The District of Columbia recently passed legislation that would enforce a ban on plastic straws, among several other similar utensils.
The law is set to take effect on Jan. 1, with enforcement mechanisms—such as hefty fines—being implemented in July. As Tristan Justice reported in The Daily Signal, the ban extends not just to restaurants, but to bars, churches, and daycares as well.
As the anti-straw crusade appears to gain steam, it’s worth stopping for a moment to examine why such a seemingly trivial matter has become such a big deal.
The movement began in earnest in Seattle back in 2008, when it became the first major city to create a plastic straw ban. That ban went into full effect this year, and similar bans have since been popping up across the U.S.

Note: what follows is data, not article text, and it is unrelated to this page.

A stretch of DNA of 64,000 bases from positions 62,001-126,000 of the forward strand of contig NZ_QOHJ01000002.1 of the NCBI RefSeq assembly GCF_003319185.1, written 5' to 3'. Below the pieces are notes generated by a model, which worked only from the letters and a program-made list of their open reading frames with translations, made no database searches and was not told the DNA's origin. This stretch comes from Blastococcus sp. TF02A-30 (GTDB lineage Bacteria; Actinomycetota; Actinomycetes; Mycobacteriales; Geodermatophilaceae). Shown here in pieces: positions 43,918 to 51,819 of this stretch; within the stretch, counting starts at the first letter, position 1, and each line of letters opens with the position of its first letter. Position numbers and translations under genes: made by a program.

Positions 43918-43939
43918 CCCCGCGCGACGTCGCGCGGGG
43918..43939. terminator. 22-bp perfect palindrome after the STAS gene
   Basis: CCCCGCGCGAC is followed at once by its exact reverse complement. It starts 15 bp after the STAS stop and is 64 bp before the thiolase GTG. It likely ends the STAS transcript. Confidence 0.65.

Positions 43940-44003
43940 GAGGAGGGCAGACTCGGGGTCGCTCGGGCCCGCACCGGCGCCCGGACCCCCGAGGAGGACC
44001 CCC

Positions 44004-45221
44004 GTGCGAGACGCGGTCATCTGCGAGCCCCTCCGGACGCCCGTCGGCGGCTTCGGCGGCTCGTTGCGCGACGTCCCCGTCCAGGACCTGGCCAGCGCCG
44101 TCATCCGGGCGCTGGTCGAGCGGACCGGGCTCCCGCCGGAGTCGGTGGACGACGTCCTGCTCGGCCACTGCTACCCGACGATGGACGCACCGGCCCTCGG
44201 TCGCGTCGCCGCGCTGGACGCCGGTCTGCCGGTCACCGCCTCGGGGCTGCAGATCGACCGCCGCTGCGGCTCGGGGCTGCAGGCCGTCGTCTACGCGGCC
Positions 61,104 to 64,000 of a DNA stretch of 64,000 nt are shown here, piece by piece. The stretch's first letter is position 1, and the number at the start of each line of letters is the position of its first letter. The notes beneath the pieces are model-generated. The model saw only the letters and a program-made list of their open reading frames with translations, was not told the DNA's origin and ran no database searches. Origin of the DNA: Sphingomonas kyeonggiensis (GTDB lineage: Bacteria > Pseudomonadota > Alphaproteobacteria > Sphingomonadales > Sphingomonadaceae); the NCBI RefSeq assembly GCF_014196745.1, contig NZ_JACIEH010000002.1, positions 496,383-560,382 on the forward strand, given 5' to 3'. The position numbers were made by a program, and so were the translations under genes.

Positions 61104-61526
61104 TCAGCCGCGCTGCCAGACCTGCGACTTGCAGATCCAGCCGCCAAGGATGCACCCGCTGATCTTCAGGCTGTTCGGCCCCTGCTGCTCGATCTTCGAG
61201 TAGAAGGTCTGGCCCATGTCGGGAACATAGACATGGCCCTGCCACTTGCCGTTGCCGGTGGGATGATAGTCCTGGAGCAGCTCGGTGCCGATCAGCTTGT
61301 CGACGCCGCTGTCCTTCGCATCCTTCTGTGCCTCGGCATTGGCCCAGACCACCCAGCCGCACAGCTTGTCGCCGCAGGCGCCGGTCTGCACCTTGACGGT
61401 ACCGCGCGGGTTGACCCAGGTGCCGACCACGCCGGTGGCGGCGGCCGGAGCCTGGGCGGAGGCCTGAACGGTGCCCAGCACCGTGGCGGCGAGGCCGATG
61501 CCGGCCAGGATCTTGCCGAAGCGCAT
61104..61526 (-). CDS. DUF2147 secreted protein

One issue with the anti-straw movement is that it has magnified the straw problem beyond reality. While there is a general issue with plastic buildup in the ocean, just a tiny amount of it is composed of straws.
According to one study, straws make up only 2,000 tons of the 9 million tons of plastic waste that hit the oceans every year.
And most of the garbage that ends up in the ocean doesn’t even come from the United States. China and a few Asian countries are the main source of plastic waste polluting the oceans.